OTTAWA, Canada, April 24 (UNHCR) – The Office of the United Nations High Commissioner for Refugees (UNHCR) praised Canada today for providing solutions to the plight of a record 46,700 refugees through their resettlement to Canada in 2016. This is the largest amount of refugees admitted in a year since the implementation of the 1976 Immigration Act and a significant contribution to UNHCR’s global appeal to increase much needed refugee solutions.
“This is a tremendous achievement which reflects Canada’s longstanding tradition of welcoming refugees and assisting them with their integration into Canadian society,” said Jean-Nicolas Beuze, UNHCR Representative in Canada. “Without this support, scores of refugees would have been left in life-threatening situations and without any hope. Canada has again shown the world that successful resettlement is possible, particularly when government and civil society work together. Building on this success, UNHCR will continue to work closely with Canada to expand resettlement solutions to benefit the most vulnerable refugees.”
“Canada is proud to work with UNHCR to bring vulnerable refugees to our country. These newcomers help us build our society, culture and economy in long lasting and enduring ways,” said the Honourable Ahmed Hussen, Minister of Immigration, Refugees and Citizenship. “Canada hopes to increase global refugee resettlement and support civil society and other jurisdictions to expand resettlement along with developing other solutions for the world’s most vulnerable.”
Historically, Canada’s largest resettlement effort was with the Indochinese movement, which at its high point resulted in 40,271 refugees being admitted in 1980. In 1986, the Nansen Medal was awarded to Canada and its people in recognition of its response to the Indochinese Movement that directly helped thousands of persecuted individuals to start new lives Canada. Thirty years later, Canada proves once again that the same spirit of compassion and altruism continues to be present.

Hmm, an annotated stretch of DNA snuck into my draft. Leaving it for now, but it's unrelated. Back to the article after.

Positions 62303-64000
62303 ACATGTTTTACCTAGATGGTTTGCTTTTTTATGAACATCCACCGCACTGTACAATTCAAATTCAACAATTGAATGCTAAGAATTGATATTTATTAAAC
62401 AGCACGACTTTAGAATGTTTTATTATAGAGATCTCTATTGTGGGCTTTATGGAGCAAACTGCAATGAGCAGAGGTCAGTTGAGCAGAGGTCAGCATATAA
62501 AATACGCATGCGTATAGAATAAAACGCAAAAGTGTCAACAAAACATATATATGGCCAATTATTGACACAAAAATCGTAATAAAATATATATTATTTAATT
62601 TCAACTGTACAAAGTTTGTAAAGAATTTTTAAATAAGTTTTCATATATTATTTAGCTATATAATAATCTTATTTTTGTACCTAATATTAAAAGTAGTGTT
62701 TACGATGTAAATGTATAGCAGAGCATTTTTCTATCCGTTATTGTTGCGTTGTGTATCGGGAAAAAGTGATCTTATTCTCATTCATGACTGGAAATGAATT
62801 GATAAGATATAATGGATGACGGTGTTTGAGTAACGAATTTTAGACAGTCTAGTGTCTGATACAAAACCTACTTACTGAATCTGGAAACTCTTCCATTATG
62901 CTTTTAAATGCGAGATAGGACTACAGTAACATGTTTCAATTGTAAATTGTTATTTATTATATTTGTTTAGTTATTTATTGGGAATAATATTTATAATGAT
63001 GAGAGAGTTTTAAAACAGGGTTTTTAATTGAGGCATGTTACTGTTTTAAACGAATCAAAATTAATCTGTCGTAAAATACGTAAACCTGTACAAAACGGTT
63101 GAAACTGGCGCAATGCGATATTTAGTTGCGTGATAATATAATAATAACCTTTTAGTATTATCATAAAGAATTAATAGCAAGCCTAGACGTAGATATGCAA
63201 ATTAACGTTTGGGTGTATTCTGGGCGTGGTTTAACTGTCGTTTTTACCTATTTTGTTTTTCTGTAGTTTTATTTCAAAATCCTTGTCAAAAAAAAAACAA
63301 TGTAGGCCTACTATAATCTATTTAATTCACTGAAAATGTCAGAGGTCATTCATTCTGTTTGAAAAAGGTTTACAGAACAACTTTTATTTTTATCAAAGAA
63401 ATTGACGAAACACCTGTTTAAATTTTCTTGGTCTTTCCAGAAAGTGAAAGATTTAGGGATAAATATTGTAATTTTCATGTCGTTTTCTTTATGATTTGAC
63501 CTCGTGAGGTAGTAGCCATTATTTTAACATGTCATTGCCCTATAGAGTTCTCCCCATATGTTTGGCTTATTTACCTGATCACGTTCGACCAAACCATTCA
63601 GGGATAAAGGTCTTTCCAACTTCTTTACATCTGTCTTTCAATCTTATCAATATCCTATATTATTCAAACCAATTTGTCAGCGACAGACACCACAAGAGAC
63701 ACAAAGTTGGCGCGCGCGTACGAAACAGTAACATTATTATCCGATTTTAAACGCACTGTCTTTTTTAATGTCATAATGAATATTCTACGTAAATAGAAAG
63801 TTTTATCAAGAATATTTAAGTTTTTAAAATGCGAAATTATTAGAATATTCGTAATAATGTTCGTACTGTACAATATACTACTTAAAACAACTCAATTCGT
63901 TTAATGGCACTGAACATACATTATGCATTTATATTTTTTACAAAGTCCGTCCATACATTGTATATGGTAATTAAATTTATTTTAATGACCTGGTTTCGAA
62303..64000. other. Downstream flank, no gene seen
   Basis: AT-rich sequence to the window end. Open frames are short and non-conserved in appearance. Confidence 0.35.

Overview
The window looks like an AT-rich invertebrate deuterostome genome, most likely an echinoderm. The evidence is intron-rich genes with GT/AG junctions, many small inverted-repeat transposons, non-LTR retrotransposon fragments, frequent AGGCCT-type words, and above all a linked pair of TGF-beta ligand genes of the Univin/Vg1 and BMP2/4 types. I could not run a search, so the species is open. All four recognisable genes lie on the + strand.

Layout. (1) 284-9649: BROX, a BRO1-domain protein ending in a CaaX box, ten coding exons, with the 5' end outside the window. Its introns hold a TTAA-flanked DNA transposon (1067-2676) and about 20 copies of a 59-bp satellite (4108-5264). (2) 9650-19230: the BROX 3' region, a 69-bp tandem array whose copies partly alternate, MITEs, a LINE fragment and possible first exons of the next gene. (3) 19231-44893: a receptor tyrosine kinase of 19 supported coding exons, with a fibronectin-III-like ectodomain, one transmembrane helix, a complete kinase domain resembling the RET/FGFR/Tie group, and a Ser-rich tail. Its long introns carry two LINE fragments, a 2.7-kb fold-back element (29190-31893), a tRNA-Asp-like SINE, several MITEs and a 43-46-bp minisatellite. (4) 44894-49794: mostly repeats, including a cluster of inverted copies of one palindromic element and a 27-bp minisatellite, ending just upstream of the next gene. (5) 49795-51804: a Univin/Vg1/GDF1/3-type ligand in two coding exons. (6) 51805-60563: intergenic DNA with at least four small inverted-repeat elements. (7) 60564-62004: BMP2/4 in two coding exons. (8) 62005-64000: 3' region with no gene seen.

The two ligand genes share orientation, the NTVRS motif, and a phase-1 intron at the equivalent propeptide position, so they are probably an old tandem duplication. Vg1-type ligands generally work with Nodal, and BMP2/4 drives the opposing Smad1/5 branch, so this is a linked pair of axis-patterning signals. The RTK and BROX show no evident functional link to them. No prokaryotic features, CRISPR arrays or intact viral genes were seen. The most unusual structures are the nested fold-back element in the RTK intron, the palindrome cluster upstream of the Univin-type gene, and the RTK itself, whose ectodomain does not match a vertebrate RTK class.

Compared to 2015, the 2016 resettlement level reflects a striking 133 per cent increase. This is due in part to the success of Canada’s humanitarian transfer of Syrian refugees carried throughout 2016 with UNHCR’s support, and which combined efforts by both the government and civil society to support the resettlement and integration of Syrian refugees into various communities across Canada.
“I am so grateful for the opportunity to come to Canada. Having two of my children going to school and the smiles I now see on the faces of my other three disabled children is a dream come true. Back home, they would have been made fun of, or ignored, but here, everyone wants to help out,” says Shamsa, a Syrian mother of five who arrived to Canada in 2016. “I am so touched by this and can’t wait to also give back to the community.”
With the current levels of forcible displacement worldwide (21 million refugees) and an estimated 1,190,000 individuals in need of resettlement in 2017, UNHCR continues to appeal to countries, including Canada, for solidarity with refugees: only one per cent of refugees ever get a chance to be resettled. Resettlement continues to be a unique and tangible response to those in need of protection as it offers extremely vulnerable refugees an opportunity to restart their lives in safety and dignity.
Over the last four decades, Canada has generously welcomed some 700,000 refugees.
For information on Canada’s resettlement programs:
For information on resettlement in Canada:
For information on Shamsa and family:
Public Information Associate, UNHCR Canada
Tel: (613) 232-0909, extension 225
The United Nations High Commissioner for Refugees (UNHCR) has been protecting, for over 65 years, the rights and well-being of refugees all over the world. It works to ensure that everybody has the right to seek asylum and find safe refuge, having fled violence, persecution, war or disaster at home.
https://www.unhcr.ca or http://www.unhcr.org
The Nansen Refugee Award is given annually to an individual or organization for outstanding work on behalf of refugees. It was created in 1954 in honour of Fridtjof Nansen, legendary Norwegian polar explorer, scientist and the League of Nations High Commissioner for Refugees.